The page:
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Meet Mark Pollock: A lifetime’s worth of inspiration

Some people are larger than life. Mark Pollock is one such person. Unbroken by blindness at 22, it didn’t stop him from competing in ultra-endurance races across deserts, mountains, and the polar ice caps, including an epic 2- month expedition race to the South Pole.

Then, in July 2010, the challenge chose Mark.

A tragic fall from a second story window left him paralysed, and Mark is now exploring the frontiers of spinal cord injury recovery, combining the most innovative technology, cutting-edge research, and otherworldly commitment.

“Sometimes we have the luxury of choosing our challenges, and sometimes challenges choose us. It’s what we do about it that counts.”

-Mark Pollock

Described in the Daily Telegraph as “a story of courage, determination and hope”, Mark has used his hard-earned expertise to help people all around the world achieve more than they thought possible. Currently on a mission to find and connect people to fast-track a cure for paralysis, there’s not a force on earth that can stop him.

We had the privilege to meet with Mark during our recent Future of Accessibility event in Brussels and chat about his very impressive journey, life philosophy, technology and unconditional love for Irish rugby.

When someone asks you what you do for a living, what do you say?

It’s a difficult one (laughs). If you’re an Accountant, Lawyer, or Software Developer, you have an easy answer to that. I am an “Explorer and Collaboration Catalyst”. It took a long time to work that one out. I used to be an Adventure Athlete and a Speaker, but now what I’m doing feels much more like exploring the unknown. Today, I’m exploring new frontiers and I’m doing it through collaboration. But my new title is not easy to put down on a form.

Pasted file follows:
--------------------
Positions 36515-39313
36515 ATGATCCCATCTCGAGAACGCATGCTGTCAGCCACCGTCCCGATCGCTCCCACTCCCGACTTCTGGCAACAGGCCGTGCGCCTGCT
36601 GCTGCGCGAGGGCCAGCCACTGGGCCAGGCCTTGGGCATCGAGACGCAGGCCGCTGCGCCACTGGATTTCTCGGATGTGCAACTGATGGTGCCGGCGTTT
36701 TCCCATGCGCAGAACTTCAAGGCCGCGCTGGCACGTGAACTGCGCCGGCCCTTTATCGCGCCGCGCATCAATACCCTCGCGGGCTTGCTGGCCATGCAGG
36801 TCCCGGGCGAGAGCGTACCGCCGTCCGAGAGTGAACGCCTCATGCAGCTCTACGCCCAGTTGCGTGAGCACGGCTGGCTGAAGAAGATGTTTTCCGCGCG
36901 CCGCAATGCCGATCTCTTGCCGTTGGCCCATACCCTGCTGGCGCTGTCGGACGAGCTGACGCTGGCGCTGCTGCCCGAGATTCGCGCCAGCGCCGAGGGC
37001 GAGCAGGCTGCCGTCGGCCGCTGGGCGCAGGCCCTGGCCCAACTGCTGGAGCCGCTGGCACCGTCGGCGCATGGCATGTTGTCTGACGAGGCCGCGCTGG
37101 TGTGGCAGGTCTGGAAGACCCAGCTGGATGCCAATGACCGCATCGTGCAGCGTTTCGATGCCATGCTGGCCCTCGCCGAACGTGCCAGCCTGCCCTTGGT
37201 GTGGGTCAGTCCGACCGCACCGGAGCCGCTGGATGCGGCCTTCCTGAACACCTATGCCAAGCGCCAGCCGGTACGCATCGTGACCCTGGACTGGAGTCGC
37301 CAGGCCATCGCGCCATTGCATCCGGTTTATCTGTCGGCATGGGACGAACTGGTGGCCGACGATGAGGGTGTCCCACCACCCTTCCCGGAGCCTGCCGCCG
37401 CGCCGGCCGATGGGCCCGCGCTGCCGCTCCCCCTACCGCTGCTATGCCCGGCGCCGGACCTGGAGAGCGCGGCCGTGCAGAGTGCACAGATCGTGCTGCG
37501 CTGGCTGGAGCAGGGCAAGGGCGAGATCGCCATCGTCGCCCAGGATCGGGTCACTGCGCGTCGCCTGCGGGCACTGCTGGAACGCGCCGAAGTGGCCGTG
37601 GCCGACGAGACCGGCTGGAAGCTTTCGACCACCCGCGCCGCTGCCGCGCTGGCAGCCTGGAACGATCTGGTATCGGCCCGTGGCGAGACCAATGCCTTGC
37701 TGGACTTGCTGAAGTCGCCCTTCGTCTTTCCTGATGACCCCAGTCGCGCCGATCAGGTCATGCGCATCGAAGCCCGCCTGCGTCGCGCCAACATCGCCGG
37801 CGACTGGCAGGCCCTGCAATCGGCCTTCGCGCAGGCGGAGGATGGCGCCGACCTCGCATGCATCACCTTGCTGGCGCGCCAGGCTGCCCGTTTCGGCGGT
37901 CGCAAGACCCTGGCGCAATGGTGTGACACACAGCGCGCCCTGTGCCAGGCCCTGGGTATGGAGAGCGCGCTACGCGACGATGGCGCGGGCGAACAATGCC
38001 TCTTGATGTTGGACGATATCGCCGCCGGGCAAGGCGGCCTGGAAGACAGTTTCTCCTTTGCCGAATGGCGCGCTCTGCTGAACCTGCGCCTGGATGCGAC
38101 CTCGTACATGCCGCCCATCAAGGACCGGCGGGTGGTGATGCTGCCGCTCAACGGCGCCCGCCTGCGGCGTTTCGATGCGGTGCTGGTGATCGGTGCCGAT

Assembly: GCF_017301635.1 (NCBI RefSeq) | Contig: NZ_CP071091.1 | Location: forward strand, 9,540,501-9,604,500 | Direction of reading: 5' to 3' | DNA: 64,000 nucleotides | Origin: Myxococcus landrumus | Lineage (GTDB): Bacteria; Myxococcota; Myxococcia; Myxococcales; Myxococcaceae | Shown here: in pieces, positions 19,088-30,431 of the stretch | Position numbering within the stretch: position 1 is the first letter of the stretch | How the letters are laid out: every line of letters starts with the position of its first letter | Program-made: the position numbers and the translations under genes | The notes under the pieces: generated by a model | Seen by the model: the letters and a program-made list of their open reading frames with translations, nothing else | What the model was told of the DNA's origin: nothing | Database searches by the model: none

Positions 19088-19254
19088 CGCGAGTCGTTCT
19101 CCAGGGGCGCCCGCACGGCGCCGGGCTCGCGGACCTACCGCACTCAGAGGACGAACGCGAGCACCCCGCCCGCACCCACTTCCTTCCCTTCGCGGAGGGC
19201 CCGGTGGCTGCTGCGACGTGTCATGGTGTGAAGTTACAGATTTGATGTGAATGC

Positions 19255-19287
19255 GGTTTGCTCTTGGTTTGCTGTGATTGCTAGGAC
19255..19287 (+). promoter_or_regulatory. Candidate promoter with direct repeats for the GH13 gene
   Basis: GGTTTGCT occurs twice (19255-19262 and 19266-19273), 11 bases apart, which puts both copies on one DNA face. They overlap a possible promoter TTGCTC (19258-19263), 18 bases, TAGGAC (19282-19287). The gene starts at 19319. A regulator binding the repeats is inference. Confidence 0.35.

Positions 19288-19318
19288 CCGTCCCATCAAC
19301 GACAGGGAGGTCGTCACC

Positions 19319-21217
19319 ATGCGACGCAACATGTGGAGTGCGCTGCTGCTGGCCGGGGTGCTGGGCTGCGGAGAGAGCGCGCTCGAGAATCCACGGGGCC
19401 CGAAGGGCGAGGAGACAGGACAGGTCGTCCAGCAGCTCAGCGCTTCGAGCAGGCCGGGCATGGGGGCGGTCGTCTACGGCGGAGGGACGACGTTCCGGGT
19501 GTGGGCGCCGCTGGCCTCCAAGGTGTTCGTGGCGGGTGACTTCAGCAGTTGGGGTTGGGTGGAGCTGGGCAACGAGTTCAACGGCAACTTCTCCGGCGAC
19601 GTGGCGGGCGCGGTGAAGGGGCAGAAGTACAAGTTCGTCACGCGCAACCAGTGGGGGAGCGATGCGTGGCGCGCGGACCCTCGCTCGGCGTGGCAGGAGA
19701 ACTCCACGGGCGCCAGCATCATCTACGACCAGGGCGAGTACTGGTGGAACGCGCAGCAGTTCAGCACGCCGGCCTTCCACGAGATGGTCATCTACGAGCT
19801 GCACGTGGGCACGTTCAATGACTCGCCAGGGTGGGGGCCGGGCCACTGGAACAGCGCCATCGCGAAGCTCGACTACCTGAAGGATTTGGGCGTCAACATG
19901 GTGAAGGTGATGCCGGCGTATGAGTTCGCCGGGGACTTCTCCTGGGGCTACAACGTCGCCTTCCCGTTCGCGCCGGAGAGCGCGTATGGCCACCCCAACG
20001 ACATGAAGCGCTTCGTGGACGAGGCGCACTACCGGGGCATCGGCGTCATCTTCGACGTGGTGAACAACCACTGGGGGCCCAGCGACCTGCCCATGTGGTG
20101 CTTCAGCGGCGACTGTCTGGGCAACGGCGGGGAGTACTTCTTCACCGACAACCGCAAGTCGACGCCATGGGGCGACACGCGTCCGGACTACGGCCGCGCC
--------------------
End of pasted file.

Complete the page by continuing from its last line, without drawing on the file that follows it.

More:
Exploring the unknown…”, is that the most challenging part of your job?

No, that’s the most exciting part! And the goal is very clear, we’re focused on discovering a cure for paralysis, it’s just a question of how you put all the pieces together in order to get there. But I suppose the area that I really focus on is the ‘doing’. I offer myself up to test new technologies, walk in the robotic legs, wear the electrodes and take the drugs. I like to do things where I can involve myself completely.

ALL IMAGES COPYRIGHT MARK POLLOCK TRUST, Mark Pollock stands in his Ekso Bionics robotic exoskeleton.

You started using digital tools very early on. How did it all come about?

The internet came to Ireland around 1996. I remember being in my final year of Business Studies and Economics in my university at Trinity College Dublin, and we were having classes in typing an address in search lines, and using search engines like AltaVista. At the time, when I went blind, I remember thinking that if I could write a letter on a computer and print it out, I could apply for a job. I knew that getting a computer with a screen reader and Microsoft Office on it would open up the world for me. When I started working, the world had just switched from written memos to emails. It was fortunate to become blind at that time. I started using Word, Excel and Access  in 1998 in conjunction with a screen reader called JAWS from Freedom Scientific, and from that point became a heavy user of tech. It enabled me to rebuild my identity.

How’s your relationship with tech today?

Totally co-dependent. There are three things that really mattered to me in the aftermath of acquiring two disabilities: mobility, information and financial independence. As mentioned, technology opened up everything for me. It allowed me to work, study and research. In my daily life, I’m constantly switching between technology, such as my laptop, smart phone, analogue watch and cloud services, and the more ‘futuristic’ technology we’re experimenting with, such as Ekso Bionics robotic legs and  cutting-edge electrical stimulators from Neuro Recovery Technologies. What I’m starting to get really interested in is the fusion of different technologies and fields to provide better results. Bringing together brilliant minds from completely different areas of research can accelerate solutions in a way that individuals cannot.

How does an “explorer and collaboration catalyst” get things done?